Join Jolie Miller for an in-depth discussion in this video Updating your LinkedIn profile, part of Job Hunting Online.
With millions of users and thousands of jobs, LinkedIn is not just a destination for recruiters and networking. It's also a digital place of business where your profile is your storefront and you can drive a lot of traffic to that storefront if you know how to market yourself. I'm not gonna walk you through setting up a profile from scratch. For that I recommend you check out Up and Running with LinkedIn. Instead, we're gonna go over the 5 things you wanna keep in mind to make your profile standout. First, I want you to consider having a professional headline.
The headline is kind of a tagline where you tell people about yourself right under your name and my goal for a professional headline is that it's serious, intriguing and whimsical all at the same time. It's your best opportunity to make a first impression. Simon Allardice, our staff author here at lynda.com does a great job with his professional headline. He tells you, "I figure out how to create "and teach technical content "so you learn it easier, faster and better." That's intriguing, it sounds inviting. Someone who I would want to meet because he is telling me not just what he does but how he does it, and that it's focused on the people who are consuming that content.
That's a great foot forward. The next thing I wanna draw your attention to is the professional picture and Shea Hanson, my producer for this course, has a great professional head shot here that's a perfect example. With your head shot, you wanna make sure that it looks recent enough so that if you were to meet one of your LinkedIn connections in person, let's say walking into a coffee shop, they would recognize you immediately. This is a place where you want a professional background and a professional photo if at all possible.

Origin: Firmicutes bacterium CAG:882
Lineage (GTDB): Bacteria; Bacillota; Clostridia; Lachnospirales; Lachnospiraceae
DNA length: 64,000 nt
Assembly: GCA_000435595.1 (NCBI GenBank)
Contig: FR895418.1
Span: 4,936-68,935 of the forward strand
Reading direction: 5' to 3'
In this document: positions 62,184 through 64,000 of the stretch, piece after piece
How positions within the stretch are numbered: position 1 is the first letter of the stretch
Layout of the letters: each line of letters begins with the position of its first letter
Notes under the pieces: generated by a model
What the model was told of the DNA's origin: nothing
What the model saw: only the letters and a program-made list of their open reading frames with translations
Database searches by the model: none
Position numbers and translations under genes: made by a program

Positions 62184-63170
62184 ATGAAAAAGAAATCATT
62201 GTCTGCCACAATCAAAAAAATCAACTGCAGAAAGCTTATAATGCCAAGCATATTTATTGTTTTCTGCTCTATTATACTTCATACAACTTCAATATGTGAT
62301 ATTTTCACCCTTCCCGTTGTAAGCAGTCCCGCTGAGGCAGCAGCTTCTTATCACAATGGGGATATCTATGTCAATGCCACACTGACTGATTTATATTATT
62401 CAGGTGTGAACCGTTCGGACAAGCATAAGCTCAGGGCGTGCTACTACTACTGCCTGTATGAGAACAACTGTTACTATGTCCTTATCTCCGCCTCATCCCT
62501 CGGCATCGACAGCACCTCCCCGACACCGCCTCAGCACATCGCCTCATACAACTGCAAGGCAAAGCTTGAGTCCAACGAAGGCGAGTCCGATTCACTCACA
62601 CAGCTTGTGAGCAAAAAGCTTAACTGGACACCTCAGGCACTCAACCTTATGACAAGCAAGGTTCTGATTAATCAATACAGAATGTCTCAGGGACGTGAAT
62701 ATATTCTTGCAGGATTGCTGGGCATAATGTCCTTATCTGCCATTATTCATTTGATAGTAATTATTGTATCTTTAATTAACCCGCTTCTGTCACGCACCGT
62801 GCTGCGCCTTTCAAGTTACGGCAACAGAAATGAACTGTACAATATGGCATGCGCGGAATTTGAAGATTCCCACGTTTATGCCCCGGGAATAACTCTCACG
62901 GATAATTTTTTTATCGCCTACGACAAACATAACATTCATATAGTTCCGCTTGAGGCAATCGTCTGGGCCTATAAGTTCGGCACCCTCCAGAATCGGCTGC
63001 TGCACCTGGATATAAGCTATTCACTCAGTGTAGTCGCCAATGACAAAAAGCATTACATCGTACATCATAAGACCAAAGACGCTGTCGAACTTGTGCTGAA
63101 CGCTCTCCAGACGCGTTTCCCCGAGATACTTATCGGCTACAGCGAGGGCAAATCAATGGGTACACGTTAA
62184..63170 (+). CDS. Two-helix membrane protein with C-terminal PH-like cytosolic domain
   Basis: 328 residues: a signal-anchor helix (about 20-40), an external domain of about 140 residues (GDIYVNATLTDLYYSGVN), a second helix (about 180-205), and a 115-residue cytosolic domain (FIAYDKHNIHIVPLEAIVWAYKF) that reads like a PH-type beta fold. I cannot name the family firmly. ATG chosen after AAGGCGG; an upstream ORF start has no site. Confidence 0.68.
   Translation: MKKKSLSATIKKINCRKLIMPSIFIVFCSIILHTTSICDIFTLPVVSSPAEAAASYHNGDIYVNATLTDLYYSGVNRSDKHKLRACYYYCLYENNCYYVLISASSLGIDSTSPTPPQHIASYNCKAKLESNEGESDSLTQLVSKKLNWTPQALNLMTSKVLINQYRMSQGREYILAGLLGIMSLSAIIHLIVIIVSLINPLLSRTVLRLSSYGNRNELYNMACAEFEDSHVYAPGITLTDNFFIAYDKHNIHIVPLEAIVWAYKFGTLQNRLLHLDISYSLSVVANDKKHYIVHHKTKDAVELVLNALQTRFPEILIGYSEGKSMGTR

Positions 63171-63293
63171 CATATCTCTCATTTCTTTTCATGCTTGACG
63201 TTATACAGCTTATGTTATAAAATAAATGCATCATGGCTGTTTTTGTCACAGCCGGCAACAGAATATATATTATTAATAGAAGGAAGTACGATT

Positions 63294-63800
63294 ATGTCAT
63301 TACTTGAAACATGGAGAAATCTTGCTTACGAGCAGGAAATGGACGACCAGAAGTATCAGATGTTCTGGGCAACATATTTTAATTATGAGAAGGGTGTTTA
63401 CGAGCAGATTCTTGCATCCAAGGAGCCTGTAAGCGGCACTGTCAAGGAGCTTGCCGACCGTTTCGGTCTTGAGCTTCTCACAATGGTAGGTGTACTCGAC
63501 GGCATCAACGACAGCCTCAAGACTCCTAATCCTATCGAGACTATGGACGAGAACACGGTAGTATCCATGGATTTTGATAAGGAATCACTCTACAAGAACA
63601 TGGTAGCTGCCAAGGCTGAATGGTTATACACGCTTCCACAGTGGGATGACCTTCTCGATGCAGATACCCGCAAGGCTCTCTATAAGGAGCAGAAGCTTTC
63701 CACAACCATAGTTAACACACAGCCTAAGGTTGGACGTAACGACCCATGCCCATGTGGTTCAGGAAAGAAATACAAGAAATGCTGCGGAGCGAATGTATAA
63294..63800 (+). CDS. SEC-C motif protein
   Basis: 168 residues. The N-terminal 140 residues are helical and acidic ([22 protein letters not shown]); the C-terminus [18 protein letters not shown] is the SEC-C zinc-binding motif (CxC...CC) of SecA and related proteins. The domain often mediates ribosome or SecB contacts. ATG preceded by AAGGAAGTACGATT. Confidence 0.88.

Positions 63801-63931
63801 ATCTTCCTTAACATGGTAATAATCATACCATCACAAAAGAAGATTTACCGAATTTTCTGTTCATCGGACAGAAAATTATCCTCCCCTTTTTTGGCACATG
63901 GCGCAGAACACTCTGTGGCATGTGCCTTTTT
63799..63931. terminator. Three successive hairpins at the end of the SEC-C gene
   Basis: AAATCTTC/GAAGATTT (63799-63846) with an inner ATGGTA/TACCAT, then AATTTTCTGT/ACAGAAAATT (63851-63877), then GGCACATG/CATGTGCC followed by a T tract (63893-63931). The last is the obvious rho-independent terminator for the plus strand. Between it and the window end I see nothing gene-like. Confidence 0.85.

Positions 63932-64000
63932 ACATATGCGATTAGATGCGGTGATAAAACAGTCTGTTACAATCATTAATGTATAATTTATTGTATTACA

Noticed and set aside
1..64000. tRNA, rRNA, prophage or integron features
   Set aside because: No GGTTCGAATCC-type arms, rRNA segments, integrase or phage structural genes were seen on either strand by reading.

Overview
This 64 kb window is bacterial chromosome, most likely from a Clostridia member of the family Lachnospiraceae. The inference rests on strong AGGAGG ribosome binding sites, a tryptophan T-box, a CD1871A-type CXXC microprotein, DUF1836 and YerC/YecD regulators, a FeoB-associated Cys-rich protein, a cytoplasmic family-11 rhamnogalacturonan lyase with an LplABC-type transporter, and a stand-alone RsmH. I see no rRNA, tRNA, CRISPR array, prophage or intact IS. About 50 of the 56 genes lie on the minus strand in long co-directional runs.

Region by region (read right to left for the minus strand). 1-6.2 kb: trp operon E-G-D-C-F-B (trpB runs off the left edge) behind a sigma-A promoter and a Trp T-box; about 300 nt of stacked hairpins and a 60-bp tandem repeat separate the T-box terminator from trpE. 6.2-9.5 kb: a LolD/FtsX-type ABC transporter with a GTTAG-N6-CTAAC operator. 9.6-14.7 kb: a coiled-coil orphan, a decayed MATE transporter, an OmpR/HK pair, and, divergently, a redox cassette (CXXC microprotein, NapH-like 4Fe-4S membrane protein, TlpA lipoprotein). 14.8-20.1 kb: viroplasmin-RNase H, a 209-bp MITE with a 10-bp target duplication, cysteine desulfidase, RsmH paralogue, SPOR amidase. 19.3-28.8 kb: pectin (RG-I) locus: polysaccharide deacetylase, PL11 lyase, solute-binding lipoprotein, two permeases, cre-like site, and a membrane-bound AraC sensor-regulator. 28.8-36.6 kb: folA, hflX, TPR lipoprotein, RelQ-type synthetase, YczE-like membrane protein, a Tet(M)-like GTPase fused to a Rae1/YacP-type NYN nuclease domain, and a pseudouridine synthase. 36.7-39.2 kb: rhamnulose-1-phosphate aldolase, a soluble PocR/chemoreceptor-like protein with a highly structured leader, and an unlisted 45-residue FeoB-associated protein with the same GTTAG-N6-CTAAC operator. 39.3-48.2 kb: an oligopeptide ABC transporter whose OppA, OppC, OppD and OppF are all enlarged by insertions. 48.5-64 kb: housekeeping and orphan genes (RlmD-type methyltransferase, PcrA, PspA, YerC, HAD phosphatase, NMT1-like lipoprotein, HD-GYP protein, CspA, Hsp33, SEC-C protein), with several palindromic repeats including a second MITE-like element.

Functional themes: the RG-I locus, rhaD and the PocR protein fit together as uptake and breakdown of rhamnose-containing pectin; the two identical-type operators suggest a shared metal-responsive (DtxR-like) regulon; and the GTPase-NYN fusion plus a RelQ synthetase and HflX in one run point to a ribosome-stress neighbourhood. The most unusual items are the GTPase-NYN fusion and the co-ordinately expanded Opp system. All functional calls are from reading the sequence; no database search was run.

Oftentimes you'll have a corporate head shot that you could upload here as your bio pic, or if not this might be a place where you wanna invest in having some professional pictures taken so that you can use it not just for LinkedIn, but for any other job hunting sites where you want to show a photo. Third, I wanna draw your attention to a well-written summary. It's free of typos and grammatical errors and it tells people about who you are and why they should wanna connect with you. It's a great place to give a hiring manager a little bit more insight into who you are and why you're an intriguing candidate.
Lynda Weinman, co-founder of lynda.com has an excellent summary that I wanna share with you. Hers is written in the 1st person and it's storytelling. It really takes us on the journey of how she co-founded lynda.com, what lynda.com is and what she's passionate about. The 1st person is great because it's conversational. It feels very much like Lynda could be walking up to you and telling you about her journey. That's what I like about the 1st person. Let's contrast that with the always popular, 3rd person which is what I have on my profile summary.
The 3rd person can seem a little bit more formal and maybe even a little bit more professional than 1st person, but depending on your industry, it might also seem a little bit stiff. I happen to have 3rd person life here because I needed it for another media interview and it was easy to make it my professional summary. There's no right or wrong in terms of 1st or 3rd person, but the one thing I do want you to keep in mind with your summary, is do not leave it blank. Take it as an opportunity to introduce yourself and tell people a little bit about who you are and why you're interesting.